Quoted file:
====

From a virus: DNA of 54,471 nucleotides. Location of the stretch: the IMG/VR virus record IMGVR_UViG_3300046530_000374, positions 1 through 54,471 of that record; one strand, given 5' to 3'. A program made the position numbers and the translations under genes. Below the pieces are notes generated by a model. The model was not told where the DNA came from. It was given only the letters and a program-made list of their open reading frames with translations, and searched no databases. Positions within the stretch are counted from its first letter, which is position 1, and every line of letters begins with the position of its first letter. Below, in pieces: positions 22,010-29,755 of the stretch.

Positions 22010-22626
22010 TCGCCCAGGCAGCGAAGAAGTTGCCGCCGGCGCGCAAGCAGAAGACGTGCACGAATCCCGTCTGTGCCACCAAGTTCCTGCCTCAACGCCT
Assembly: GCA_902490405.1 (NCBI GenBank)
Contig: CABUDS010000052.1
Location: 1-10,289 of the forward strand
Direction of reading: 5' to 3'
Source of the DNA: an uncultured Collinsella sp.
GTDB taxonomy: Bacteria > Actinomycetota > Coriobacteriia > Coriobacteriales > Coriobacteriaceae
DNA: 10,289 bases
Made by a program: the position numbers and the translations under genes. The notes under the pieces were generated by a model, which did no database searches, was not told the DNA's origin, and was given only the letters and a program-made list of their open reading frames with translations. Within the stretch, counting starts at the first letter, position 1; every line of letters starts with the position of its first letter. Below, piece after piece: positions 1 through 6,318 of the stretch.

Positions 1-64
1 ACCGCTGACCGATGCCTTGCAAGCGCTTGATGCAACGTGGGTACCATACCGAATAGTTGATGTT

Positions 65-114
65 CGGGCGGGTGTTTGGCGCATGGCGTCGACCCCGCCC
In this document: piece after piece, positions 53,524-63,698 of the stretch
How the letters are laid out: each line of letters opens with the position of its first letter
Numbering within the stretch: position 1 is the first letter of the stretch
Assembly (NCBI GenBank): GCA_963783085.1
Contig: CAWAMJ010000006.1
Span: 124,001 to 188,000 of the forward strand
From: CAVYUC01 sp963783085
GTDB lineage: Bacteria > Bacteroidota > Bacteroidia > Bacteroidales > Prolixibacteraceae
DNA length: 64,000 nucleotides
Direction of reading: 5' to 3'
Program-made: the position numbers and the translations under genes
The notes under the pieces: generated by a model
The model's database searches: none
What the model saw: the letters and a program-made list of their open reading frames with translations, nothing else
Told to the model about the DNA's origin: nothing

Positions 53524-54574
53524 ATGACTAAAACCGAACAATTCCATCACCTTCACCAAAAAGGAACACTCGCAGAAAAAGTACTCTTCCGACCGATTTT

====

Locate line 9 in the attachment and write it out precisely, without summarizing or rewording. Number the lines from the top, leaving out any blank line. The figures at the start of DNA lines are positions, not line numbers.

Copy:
GTDB taxonomy: Bacteria > Actinomycetota > Coriobacteriia > Coriobacteriales > Coriobacteriaceae